Take the 2-minute tour ×
Stack Overflow is a question and answer site for professional and enthusiast programmers. It's 100% free, no registration required.

Mathematica' CylindricalDecomposition implements an algorithm known as Cylindrical Algebraic Decomposition. Wolfram MathWorld's article on Cylindrical Algebraic Decomposition says that this algorithm "becomes computationally infeasible for complicated inequalities."

Can this statement be made more precise? Specifically, how does the time and space relate to the degree and number of variables of the multivariate polynomials? Does the time and space depend on other parameters?

share|improve this question

1 Answer 1

up vote 10 down vote accepted

Tarski showed that for every formula including quantifiers there is always an equivalent quantifier free formula. Obtaining the latter from the former is called quantifier elimination. (...)

In particular, for the cylindrical algebraic decomposition (CAD), the number of operations usually scales in a doubly exponential fashion with the number of variables, while the newer methods are doubly exponential in the number of quantifier alternations.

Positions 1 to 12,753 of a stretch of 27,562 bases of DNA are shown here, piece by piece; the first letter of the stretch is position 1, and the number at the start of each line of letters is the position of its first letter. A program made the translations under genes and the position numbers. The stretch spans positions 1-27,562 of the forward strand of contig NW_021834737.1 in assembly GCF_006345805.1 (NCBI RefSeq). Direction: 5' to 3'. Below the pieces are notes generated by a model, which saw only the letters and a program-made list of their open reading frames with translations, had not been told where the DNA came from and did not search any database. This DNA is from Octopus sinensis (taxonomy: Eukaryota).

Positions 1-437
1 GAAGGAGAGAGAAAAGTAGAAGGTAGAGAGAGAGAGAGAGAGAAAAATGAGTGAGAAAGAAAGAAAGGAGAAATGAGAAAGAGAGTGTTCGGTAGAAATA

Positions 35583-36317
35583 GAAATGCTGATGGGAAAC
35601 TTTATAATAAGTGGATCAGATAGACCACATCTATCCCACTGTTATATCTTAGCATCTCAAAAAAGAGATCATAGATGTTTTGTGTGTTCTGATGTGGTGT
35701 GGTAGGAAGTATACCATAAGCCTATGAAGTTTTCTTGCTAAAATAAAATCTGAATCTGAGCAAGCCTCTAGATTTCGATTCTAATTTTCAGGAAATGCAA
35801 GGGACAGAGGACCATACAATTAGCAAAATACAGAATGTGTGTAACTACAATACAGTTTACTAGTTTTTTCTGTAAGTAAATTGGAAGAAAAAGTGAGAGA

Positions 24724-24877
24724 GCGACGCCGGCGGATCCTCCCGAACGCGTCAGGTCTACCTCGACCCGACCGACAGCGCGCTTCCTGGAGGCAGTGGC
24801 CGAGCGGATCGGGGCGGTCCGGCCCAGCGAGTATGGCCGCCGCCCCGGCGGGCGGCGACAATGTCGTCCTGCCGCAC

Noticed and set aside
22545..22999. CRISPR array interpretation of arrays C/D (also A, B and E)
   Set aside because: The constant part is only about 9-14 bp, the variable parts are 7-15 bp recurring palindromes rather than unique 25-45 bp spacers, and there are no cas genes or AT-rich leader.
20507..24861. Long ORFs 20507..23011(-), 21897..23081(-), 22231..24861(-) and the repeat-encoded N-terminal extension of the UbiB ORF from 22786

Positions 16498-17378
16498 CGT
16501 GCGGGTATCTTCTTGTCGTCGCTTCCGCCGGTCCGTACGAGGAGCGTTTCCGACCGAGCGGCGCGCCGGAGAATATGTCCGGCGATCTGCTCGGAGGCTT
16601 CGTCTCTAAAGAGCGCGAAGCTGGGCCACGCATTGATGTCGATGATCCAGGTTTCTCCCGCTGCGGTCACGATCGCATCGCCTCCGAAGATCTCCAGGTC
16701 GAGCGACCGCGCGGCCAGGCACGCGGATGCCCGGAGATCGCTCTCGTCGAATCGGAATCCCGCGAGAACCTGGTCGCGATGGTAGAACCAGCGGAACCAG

Reference: MIT 6.972 Algebraic techniques and semidefinite optimization by Pablo A. Parrilo

Edit: A nice article on Mma CAD algorithms here

share|improve this answer
1  
Tarski and his paradox are what convinced me that I was right in not becoming a mathematician after all... Funny meeting him here! –  acl Jun 20 '11 at 1:39
    
@belisarius Thanks! Do you know the dependence on the degree of the polynomials as well? –  Tyson Williams Jun 20 '11 at 2:22
    
@Tyson Nope, I was involved in QE a long time ago, and my memory fails. If it is really critical for you to know, I may try unpacking old notes archival boxes in the cellar. But that shall take a while, and I'm not really sure whether they are there. –  belisarius Jun 20 '11 at 2:41
    
@belisarius No, you don't have to do that. I am already intrigued by the newer algorithms mentioned in your reference that are only doubly exponential in the number of quantifier alternations since I have a problem with at most five variables and no quantifiers. Do you know if Mathematica implements any of these newer algorithms? –  Tyson Williams Jun 20 '11 at 13:12
3  
@Tyson Found an article reference.wolfram.com/mathematica/tutorial/… –  belisarius Jun 20 '11 at 17:50

Your Answer

 
discard

By posting your answer, you agree to the privacy policy and terms of service.

Not the answer you're looking for? Browse other questions tagged or ask your own question.